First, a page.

NC Pride sweeps through Durham


NC Pride was a huge hit this past weekend. According to reports, Saturday over 10,000 people showed up to line the parade route, listen to speakers on Duke’s East Campus, queue for the food trucks, eat, dance, celebrate and make merry.

We know Durham loves itself and we were stoked to see how much of Durham loves all of its citizenry.

We have a piece coming later in the week from our talented, young intern, Meriel O’Connell, and one of our amazing photogs, Melissa Key, was shooting the scenes in the streets, so we have a pile of pictures that will soon be available too.

In the meantime, perhaps the best way to understand and appreciate just how deep Durham’s Pride runs, how wonderful and accepting a weekend it was, is to list as many of the groups as we can that we saw out celebrating NC Pride at the Parade. If we missed you or your group, please email us and we will add you to the list. [clarioncontent at gmail dot com]


We represent!

We saw Duke student groups, UNC student groups, ECU student groups, NC State student groups, Appalachian State student groups, the Tar Heel Leather Club, Organic Transit, Aveda Institute, the Unity Center for Peace, Pilgrim and Umstead United Churches of Christ, Biogen, St. John’s Metropolitan Church, Cary Academy, Durham School of the Arts, Hillside High School, Durham Academy, Whole Foods, El Centro Hispano, TROSA, Fidelity, who’s banner read, “Our differences define us.”

We saw Councilmen Steve Schewel and State Senator Mike Woodard. The Durham Sheriff’s Department brought a boat. The Durham Fire Department was out in force. As were: Pinhook, Girls Rock, Alley 26, The Bar, the Sacred Sister’s of Insanity, 7 Star Cycles, Triangle Grrrls, the Bulltown Strutters (making beautiful noise), NC Green Plumbing, the Carolina Rollergirls, naturally they were on skates. The ACLU was out. The Ethical Humanists were there. St. Phillips Episcopal Church was there. Watts Street Baptist Church was representing. St. Luke’s too. Equality North Carolina marched. Social Workers United did too. So did Simpex. Time Warner Cable, no shit, had dancers, mimicking the Village People in khakis, work toolbelts, and white construction hats. (Wait in Durham, even Time Warner might be good guys?!?)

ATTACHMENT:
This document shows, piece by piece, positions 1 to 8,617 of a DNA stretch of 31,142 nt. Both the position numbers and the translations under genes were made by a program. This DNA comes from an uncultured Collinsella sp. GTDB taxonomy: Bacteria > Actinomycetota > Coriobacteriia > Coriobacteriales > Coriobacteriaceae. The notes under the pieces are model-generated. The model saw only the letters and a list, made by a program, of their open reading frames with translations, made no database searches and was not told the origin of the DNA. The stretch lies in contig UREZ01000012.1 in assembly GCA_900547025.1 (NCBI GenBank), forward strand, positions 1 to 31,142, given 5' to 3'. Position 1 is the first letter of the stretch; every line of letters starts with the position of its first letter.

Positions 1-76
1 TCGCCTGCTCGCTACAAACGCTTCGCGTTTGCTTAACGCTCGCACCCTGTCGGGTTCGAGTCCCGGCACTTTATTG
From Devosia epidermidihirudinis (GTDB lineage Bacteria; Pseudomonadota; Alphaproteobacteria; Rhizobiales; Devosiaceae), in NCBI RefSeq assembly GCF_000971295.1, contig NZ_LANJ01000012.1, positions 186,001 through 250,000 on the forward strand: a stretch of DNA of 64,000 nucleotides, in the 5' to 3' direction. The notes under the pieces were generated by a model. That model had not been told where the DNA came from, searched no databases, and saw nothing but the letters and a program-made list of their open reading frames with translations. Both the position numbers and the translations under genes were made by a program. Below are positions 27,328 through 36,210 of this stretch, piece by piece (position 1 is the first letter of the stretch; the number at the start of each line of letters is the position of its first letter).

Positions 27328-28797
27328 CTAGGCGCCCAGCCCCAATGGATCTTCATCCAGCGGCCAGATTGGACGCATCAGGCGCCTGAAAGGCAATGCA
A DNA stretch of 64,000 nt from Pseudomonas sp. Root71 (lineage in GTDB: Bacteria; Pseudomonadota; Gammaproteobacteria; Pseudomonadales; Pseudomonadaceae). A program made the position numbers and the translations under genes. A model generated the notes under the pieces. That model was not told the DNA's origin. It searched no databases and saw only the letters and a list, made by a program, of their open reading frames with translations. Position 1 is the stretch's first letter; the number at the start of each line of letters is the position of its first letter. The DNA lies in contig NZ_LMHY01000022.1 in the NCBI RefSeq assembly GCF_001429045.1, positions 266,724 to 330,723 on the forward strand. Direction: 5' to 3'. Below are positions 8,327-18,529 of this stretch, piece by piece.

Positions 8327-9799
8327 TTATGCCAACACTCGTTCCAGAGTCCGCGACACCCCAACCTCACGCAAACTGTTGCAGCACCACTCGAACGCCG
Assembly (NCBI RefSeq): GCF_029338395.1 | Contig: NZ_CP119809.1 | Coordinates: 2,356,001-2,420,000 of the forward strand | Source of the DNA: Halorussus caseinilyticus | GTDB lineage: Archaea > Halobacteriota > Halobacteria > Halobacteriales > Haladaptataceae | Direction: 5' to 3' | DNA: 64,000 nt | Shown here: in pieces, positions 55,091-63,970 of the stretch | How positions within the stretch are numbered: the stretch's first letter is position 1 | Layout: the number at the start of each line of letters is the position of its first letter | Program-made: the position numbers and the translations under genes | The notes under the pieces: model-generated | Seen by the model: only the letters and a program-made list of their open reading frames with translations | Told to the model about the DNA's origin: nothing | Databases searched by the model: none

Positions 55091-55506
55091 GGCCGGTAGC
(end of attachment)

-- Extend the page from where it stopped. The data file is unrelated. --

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There were live weddings being conducted during the parade. The Parade Marshall was Marcus Brandon, the lone openly gay member of the North Carolina General Assembly.

The crowd was young and old, white, black, brown, yellow, and more. It was boisterous scene where love for each other trumped all.


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Aaron Mandel

Aaron Mandel is a writer and an accomplished public speaker. He is the publisher of the Clarion Content. For more than a decade, the Clarion Content has covered Durham’s arts, politics, music, and cultural milieu. From breaking news stories to the hottest local acts, the Clarion Content is on the scene. The Clarion Content published more than twenty distinguished guest columnists and garnered nearly a million views. Mandel is a volunteer for the Durham Mighty Pen Literacy Project and serves as the President of the Board of Sustain-A-Bull Durham, a local small business collective with more than 200 members. He writes regularly on the Clarion Content and has been quietly writing fiction since the 4th grade. Mandel has been published in the Raleigh News and Observer. He has also produced numerous art shows, including, “Durham under Development”. He was a featured speaker at “The State of Publishing” conference. He has presented to Durham Chamber of Commerce, “Chamber U” on the “New Media”. He has also served as the play-by-play announcer for the D.B.L., a Durham youth basketball league. He holds a Bachelor of Arts degree in History and Religious Studies from Indiana University in Bloomington. An avid policy debater at Indiana and a Nation Debate Tournament qualifier, Mandel was also a member of the New Jersey State Champion two-person Policy Debate Team. He has lived in North Carolina, New Jersey, California, Texas, Illinois, Colorado, Indiana, and Baja California, Mexico.

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